basis - Parts wait in a queue till one of the two

drilling machines becomes available

Step 3. Collect and process real system data

- A type 1 part arrives every 30 min.
- A type 2 part arrives every 20 min.
- It takes 2 min. and 10 min. to route a type 1

part and a type 2 part to the drilling area, - respectively
- Drilling time is normally distributed with mean

10 min. and standard deviation 1 min. - Straightening time is exponentially distributed

with a mean of 15 min. - Finishing requires 5 min. per part

Step 4. Formulate and develop a model

- A model of the system and the modification are

developed using a simulation package - A trace verifies that the parts flowed through

the job shop as expected

Step 5. Validate the model

- The model of the original system is run for a

sufficiently long period, and its utilization

performance measures are judged to be reasonable

by the machine shop operators

Step 6. Document model for future use

- The models of the original system and the

modification are documented as thoroughly as

possible

Step 7. Select appropriate experimental design

- Performance measures are the utilization of

operations - Vary input parameters operating times for

drilling, straightening, and arrival time of

parts (in modification) - Document experiment design for the models of the

original and modified systems

Step 8. Establish experimental conditions for

runs

- The system is non-stationary
- There is no part in the machine shop initially
- 1000 min. warm-up period
- Each model is run three times for 4000 min.

Step 9. Perform simulation runs

- Runs are performed as specified in Steps 7 and 8

Step 10. Interpret and present results

Utilization Statistics of Models of Original and

Modified Systems (in parenthesis)

Drilling Straightening Finishing

Mean Run 1 0.83 (0.78) 0.51 (0.58) 0.42 (0.39)

Mean Run 2 0.82 (0.90) 0.52 (0.49) 0.41 (0.45)

Mean Run 3 0.84 (0.81) 0.42 (0.56) 0.42 (0.40)

Std. Run 1 0.69 (0.75) 0.50 (0.49) 0.49 (0.49)

Std. Run 2 0.68 (0.78) 0.50 (0.50) 0.49 (0.50)

Std. Run 3 0.69 (0.76) 0.49 (0.50) 0.49 (0.49)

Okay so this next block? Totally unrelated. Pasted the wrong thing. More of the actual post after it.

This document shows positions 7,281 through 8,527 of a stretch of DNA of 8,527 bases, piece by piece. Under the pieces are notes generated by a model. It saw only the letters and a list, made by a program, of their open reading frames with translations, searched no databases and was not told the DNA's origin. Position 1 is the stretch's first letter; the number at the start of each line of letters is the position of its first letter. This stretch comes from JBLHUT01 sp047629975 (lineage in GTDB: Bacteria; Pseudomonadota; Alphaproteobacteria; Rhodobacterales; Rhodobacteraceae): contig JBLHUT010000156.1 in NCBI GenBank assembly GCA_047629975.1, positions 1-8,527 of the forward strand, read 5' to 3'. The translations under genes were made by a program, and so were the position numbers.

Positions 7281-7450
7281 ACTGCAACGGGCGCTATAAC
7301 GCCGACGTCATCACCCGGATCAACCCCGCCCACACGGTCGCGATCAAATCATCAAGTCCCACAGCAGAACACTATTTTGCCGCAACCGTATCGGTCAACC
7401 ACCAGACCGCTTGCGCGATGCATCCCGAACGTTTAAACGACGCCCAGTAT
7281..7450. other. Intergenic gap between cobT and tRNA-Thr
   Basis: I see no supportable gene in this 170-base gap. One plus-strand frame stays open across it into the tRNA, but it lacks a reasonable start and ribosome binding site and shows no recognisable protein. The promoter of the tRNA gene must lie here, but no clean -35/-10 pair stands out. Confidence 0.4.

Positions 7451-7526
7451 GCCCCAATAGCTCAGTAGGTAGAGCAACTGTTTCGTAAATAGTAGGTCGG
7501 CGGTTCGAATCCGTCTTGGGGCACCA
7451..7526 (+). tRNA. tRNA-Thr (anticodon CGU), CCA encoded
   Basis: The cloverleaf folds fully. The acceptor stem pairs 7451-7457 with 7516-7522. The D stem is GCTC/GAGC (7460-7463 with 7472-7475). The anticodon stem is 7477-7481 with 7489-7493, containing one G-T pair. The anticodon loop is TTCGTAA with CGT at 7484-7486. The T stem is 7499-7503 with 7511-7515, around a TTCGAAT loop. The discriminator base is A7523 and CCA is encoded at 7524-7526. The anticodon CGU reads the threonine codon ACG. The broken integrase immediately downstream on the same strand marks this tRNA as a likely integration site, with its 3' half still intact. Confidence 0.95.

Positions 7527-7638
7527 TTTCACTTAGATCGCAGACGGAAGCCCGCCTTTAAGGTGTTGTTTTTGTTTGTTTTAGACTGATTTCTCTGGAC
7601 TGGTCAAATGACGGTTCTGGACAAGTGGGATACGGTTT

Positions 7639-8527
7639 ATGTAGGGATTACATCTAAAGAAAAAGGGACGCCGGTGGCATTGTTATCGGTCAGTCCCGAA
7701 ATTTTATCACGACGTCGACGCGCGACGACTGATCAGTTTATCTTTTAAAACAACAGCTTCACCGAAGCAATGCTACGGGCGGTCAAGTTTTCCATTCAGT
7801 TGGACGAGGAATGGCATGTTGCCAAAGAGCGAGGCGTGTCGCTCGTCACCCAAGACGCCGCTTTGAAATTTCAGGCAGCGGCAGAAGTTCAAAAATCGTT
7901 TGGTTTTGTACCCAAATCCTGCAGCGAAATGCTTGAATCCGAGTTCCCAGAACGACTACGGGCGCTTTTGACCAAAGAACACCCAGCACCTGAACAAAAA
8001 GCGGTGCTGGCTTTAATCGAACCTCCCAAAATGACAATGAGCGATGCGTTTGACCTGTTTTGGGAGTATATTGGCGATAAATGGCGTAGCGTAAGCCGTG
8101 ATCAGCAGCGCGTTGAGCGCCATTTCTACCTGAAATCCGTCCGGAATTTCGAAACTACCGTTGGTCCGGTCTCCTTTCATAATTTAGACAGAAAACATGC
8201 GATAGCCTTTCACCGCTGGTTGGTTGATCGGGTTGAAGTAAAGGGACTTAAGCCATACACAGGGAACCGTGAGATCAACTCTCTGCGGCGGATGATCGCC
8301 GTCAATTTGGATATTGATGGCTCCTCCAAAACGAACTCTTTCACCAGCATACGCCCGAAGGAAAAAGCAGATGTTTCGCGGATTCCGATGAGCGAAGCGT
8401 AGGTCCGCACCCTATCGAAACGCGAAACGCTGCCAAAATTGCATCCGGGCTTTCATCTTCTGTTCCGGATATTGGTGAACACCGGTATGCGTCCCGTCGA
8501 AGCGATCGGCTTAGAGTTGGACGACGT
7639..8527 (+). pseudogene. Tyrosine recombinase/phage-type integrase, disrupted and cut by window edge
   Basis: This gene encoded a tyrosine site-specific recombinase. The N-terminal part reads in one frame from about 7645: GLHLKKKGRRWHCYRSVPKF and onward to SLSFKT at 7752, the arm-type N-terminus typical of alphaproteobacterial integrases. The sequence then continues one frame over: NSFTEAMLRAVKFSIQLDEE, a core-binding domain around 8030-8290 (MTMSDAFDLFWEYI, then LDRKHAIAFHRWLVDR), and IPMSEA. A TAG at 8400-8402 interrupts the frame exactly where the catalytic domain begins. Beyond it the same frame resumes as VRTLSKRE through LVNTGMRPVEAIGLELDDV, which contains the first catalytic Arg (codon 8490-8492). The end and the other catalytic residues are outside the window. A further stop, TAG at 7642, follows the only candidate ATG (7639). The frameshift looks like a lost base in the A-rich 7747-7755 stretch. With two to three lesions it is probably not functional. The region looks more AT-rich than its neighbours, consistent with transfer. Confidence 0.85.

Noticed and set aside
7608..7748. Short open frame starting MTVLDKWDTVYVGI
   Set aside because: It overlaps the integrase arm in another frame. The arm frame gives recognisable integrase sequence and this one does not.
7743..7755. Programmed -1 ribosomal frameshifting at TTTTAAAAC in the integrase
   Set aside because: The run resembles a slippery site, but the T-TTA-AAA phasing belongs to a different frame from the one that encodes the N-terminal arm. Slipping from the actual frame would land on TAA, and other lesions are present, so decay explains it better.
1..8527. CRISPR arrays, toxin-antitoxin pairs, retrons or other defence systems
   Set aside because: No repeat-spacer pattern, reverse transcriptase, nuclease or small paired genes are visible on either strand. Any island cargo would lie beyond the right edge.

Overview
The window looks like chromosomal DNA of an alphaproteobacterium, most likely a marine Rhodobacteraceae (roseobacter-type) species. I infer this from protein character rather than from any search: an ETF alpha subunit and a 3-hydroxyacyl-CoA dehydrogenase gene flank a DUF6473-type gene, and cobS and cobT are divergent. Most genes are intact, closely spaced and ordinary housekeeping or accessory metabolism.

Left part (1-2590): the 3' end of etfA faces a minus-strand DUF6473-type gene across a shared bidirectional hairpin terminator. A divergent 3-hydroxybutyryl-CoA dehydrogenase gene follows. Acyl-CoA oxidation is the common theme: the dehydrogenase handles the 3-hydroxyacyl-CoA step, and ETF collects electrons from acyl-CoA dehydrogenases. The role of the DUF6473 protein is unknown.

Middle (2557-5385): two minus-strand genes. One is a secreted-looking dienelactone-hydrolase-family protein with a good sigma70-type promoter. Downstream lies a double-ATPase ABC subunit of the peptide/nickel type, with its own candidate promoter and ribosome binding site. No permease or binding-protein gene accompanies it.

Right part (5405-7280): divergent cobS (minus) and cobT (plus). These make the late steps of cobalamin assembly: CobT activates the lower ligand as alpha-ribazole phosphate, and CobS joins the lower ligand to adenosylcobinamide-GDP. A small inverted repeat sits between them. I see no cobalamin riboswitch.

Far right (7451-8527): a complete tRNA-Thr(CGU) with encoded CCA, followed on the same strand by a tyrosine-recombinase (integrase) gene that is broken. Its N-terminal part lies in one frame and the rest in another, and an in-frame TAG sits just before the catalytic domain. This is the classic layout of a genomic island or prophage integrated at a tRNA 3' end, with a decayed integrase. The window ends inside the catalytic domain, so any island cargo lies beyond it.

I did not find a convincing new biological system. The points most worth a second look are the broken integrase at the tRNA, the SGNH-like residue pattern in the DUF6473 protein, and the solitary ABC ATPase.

- Utilization of each drill is about 80
- Utilization of straightener is about 50
- Utilization of finishing operator is about 40
- Average utilization of the original and modified

systems does not differ significantly - The standard deviation of the drilling operation

seems to have increased because of the increased

randomness in the modification

Step 11. Recommend further course of action

- Other performance measures of interest may be

throughput of parts for the system, mean time in

system for both types of parts, average and

maximum queue lengths for each operation - Other modification of interest may be the flow

of parts to the machine shop doubles

Simulation Tools

- General Purpose Programming Languages
- FORTRAN, PASCAL,C/C JAVA, etc.
- Advantages
- Little or no additional software cost
- Universally available (portable)
- No additional training
- Disadvantages
- Every model starts from scratch
- Very little reusable code
- Long development cycle for each model

Simulation Tools

- General Simulation Languages
- Arena, Extend, GPSS, SIMSCRIPT, SIMULINK (In

Matlab), etc. - Advantages
- Standardized features in modeling
- Shorter development cycle for each model
- Very readable code
- Disadvantages
- Higher software cost (up-front)
- Additional training required
- Limited portability

Simulation Tools

- Special Purpose Simulation Packages
- Manufacturing (e.g. AutoMod, FACTOR/AIM, etc.),

Communications network (e.g.COMNET III, NETWORK

II.5, etc.), Business (BPIM, ProcessModel,

etc.), Health care (e.g. MedModel) - Advantages
- Very quick development of complex models
- Short learning cycle
- little programming
- Disadvantages
- High cost of software
- Limited scope of applicability
- Limited flexibility

Optimization

- What is Optimization
- Its objective is to select the best possible

decision for a given set of circumstances without

having to enumerate all of the possibilities - Involves maximization or minimization as desired
- How can a large manufacturing company determine

the monthly product mix at its Indianapolis plant

that maximizes corporate profitability? - Design of civil engineering structures such as

frames, foundations, bridges, towers, chimneys

and dams for the minimum cost - Components
- Decision variables
- Variables in the model which you have control

over - Objective function
- A function (mathematical model) that quantifies

the quality of a solution in an optimization

problem - Constraints
- Conditions that a solution to an optimization

problem must satisfy - Restrict decision variables by defining

relationships among them - Find the values of the decision variables that

maximize (minimize) the objective function value,

while staying within the constraints

Optimization

- Linear Programming
- The objective function and all constraints are

linear functions (e.g. no squared terms,

trigonometric functions, ratios of variables) of

the decision variables

Example Maximize z 15x110x2 subject to 0 x1

2, 0 x2 3, x1x2 4

The objective function is z 15x110x2 The

constraints are 0 x12, 0 x2 3, x1x2 4

x2

Feasible Region

x1

zmax 152 102 50

Excel Solver

- A Microsoft Excel Add-In
- Go to Tools gtgtAdd-Ins , select Solver Add-in,

click OK - Originally designed for optimization problems but

also useful for root finding and similar

mathematical problems

- Target cell
- The objective or goal
- Maximize, minimize or set a specific value to

the target cell - Changing cells
- Can be adjusted until the constraints in the

problem are satisfied and the cell in the Set

Target Cell box reaches its target - Constraints
- The restrictions placed on the changing cells